"Poor Mamma's Panacea" --The Potato in Ulysses
From: EurAmerica(Vol. 49, Issue 1)
Publisher: Institute of European and American Studies, Academia Sinica
Document Type: Critical essay
Length: 13,698 words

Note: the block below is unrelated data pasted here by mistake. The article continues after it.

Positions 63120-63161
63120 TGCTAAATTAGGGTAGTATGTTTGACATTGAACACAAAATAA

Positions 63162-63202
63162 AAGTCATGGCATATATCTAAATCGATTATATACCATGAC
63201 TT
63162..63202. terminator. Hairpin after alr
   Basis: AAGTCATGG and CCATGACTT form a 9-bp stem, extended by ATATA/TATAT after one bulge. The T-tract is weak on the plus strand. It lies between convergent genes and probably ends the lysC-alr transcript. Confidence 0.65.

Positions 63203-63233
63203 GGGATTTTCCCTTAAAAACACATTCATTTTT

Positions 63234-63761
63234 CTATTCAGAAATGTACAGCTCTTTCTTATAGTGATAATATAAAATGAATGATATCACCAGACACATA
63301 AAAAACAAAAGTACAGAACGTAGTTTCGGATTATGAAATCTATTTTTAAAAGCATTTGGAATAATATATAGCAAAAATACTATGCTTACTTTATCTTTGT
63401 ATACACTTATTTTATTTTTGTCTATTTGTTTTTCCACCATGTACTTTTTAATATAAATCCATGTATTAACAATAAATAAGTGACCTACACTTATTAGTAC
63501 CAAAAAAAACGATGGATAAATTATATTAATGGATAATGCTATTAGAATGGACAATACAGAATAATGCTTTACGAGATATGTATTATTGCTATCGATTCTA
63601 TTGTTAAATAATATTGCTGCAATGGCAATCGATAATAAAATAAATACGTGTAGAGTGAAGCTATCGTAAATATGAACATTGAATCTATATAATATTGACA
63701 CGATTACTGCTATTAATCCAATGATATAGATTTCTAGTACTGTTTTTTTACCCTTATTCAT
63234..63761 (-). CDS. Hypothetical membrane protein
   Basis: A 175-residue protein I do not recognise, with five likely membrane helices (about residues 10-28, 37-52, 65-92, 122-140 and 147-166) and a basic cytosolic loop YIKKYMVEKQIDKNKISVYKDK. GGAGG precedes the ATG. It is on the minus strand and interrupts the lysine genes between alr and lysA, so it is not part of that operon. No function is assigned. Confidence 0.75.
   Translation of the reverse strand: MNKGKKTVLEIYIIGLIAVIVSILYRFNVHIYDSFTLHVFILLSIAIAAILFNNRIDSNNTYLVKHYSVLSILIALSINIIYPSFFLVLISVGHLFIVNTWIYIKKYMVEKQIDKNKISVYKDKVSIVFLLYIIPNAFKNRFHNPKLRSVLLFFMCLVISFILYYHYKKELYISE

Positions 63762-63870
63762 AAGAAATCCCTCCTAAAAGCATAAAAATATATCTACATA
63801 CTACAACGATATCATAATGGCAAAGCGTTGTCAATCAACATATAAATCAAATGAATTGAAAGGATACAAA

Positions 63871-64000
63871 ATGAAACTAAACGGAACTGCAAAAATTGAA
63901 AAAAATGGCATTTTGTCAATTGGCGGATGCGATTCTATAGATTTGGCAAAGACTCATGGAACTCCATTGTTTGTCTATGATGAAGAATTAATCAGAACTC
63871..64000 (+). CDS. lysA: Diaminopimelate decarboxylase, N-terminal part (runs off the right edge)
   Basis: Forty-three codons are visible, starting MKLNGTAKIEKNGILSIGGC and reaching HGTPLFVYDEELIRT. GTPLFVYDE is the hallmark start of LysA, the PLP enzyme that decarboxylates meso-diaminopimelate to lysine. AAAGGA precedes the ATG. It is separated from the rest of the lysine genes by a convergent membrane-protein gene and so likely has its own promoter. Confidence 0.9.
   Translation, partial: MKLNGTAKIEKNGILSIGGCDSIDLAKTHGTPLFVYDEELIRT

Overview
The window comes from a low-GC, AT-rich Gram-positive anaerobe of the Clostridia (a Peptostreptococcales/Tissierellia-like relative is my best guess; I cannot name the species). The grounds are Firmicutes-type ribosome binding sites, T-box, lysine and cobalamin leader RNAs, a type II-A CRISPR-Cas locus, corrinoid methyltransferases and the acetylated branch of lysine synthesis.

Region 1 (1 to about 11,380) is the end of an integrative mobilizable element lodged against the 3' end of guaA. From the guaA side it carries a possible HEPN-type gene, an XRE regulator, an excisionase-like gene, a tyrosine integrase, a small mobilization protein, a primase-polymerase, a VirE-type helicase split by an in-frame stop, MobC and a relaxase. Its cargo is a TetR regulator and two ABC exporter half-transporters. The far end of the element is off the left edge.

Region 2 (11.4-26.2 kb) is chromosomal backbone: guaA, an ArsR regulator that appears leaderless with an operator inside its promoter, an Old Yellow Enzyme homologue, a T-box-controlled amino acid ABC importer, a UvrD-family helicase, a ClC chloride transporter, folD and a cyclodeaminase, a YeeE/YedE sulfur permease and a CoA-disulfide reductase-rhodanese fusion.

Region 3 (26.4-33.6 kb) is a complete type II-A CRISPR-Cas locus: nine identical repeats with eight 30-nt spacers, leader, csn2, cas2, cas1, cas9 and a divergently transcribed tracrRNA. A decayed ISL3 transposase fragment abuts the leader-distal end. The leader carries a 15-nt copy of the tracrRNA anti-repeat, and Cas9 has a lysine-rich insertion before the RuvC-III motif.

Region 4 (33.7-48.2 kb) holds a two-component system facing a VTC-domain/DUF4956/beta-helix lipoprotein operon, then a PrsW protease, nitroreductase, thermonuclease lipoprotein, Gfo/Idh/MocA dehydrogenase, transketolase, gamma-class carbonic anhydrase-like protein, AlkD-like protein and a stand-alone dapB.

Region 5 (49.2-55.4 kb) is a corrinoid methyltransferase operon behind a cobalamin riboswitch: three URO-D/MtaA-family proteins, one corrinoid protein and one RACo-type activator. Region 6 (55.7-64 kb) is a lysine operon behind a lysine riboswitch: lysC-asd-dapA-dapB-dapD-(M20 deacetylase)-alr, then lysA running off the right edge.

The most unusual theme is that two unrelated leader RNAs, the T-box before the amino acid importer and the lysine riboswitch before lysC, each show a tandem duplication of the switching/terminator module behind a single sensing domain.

Wandering the streets of Dublin on 16 June 1904, it was not the latchkey which kept Leopold Bloom company, but a more indispensable talisman: the potato inherited from his mother. This potato is usually referred to at critical moments in the text. In the course of his wanderings, Bloom feels strongly reliant on this heirloom. For a long time, this shriveled potato is regarded as a talisman, corresponding with the moly Hermes gives Odysseus to protect him from Circe's magic. But where does the "magic" of this talismanic moly come from? Why does Joyce depict a reminder of the Great Irish Famine, and thus a symbol of betrayal, as a talisman for his modern-day Odysseus? The shriveled potato in Bloom's pocket, a talisman replete with significances carried by an Irish Jew, seems more mysterious than previously thought. This paper aims to investigate the significances of the potato in Ulysses by tracing the cultural heritages that have endowed it with various implications, including the Andean, the Spanish, the Irish, and the Jewish. The potato in Joyce's text is not only a complex symbol, but an icon of histories and heritages, and of the reality of daily life; thus its significations are multicultural and plural, rather than parochial and singular. Key Words: potato, Ulysses, Ireland, talisman, food culture
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